4 LEDs with 3 Pins

Need to power 4 LEDs separately, but only have 3 pins left on my ATtiny24.
Came up with this above configuration.

LED no. 4 (which is actually a photo MOSFET) has its reverse voltage rated at 5V.

Please let me know if this will actually work or if you have different suggestions.

Thanks!

That will almost work but will blow the Opto... You're almost Charlieplexing :slight_smile: You can drive leds pins with 3 pins :slight_smile:

Also, you can reduce it to 2 resistors if you place them in line with pin 5 and 7.

And do you need to power the leds at the same time? Because now you're limited. For visual led you can time-multiplex the leds but I don't know what you want to rive with the opto.

  • You could insert a 1N4148, or 1N914 [or similar], in series with the Opto [and the LEDs as well, since their reverse voltage may , also, be a problem. Both the 1N914 and the 1N4148 have a Maximum Repetitive Reverse Voltage of 100V – and, thus, will prevent reverse current in your circuit.
  • Or, you could run the ATtiny at a lower voltage.
  • Also, you need a series resistor in series with the Opto LED, else you will fry it!

As for your Truth Table, if ‘-’ is zero and ‘o’ is open or high impedance, then it looks good to me.

FYI: the symbol in your drawing of the TLP222G is quite wrong. Pictured is a Bipolar transistor, whereas the TLP222G has a MOSFET pair on the output.
TLP222G.png

Also, your diagram is a bit hard to read [at least it is on my Desktop Monitors], mainly because the Forum image upload code crunches the image down to fit in a restrictive area. So, the trick for getting the best clarity is to work within those confines. For example, I took your diagram and compacted it a bit and arranged it more in a landscape aspect [whereas your original diagram is very portrait. Portrait is far more vulnerable to the squeezing algorithm].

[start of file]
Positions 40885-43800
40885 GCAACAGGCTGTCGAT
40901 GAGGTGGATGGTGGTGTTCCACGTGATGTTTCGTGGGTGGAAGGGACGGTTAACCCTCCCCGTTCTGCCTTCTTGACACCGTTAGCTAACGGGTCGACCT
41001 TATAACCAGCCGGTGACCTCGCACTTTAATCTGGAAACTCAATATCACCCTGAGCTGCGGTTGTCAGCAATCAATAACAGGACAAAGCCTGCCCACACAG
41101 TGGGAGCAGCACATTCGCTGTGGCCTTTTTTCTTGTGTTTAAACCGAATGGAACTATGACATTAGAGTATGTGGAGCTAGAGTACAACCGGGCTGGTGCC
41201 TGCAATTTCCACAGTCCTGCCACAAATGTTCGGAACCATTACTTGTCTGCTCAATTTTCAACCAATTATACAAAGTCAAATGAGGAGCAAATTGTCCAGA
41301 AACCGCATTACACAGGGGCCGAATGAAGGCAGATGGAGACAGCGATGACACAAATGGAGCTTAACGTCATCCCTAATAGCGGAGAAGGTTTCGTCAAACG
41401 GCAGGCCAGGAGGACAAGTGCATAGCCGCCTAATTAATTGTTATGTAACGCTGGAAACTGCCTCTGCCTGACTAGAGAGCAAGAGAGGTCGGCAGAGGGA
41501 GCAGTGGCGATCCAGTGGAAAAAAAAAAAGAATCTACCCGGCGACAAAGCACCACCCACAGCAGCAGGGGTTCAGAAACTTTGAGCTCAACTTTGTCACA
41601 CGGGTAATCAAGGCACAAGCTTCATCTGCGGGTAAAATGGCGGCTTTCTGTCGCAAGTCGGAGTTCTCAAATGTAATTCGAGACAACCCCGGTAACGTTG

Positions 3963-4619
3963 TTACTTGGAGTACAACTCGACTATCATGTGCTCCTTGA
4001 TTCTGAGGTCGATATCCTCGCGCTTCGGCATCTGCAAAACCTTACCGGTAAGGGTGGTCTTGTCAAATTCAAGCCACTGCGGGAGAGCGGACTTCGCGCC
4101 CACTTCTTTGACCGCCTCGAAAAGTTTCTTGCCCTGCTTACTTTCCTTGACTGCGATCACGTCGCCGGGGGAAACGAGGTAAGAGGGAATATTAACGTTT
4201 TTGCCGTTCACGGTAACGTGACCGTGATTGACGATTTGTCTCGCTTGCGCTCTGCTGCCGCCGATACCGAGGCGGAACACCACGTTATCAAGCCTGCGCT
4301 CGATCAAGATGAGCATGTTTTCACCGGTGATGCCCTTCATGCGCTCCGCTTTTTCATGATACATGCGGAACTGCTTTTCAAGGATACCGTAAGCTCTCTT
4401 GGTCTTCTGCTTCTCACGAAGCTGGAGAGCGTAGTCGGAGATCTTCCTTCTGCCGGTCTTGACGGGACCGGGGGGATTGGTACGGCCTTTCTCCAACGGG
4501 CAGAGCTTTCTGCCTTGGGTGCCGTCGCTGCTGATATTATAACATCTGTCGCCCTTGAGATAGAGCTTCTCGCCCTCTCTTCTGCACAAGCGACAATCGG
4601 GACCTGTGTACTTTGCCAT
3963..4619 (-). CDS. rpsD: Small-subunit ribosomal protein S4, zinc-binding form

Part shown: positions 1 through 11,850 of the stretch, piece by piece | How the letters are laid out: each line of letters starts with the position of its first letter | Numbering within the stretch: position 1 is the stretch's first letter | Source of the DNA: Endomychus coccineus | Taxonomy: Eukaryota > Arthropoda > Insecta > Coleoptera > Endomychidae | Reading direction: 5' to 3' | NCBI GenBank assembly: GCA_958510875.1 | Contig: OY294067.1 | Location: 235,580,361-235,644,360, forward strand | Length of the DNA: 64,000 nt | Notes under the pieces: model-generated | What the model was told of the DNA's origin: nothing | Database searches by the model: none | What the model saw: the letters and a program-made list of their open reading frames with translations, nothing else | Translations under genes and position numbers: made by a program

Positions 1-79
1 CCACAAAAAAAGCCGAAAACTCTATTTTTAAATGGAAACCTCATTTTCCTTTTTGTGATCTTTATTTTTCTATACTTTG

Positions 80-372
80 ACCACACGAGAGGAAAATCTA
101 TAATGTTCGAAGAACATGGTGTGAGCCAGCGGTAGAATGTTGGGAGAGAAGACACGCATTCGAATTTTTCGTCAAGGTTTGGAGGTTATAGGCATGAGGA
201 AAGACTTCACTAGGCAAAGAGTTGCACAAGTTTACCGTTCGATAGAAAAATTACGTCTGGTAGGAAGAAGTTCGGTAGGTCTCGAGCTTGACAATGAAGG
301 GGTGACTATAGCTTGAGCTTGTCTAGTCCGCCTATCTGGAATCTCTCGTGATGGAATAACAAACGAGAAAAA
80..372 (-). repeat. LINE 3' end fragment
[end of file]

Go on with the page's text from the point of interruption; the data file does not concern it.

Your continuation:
here’s the result:

3Pins_4LEDs_compacted&landscape.png

A series diode doesn't help for the reverse voltage. Because you only create a voltage divider with a leakage current. And you can't tell if the diode takes 90% or 1% of the reverse voltage across it.

But yeah, in reality leds can handle higher reverse voltages then spaced. Loads of designs have a higher reverse voltage. Not saying it's good practice. But I just think manufactures just can't be bothered to really test the limits and stick to the "proven" 5V.

A series diode doesn't help for the reverse voltage

Avalanche breakdown in a pn-junction is unlikely to cause damage at leakage current levels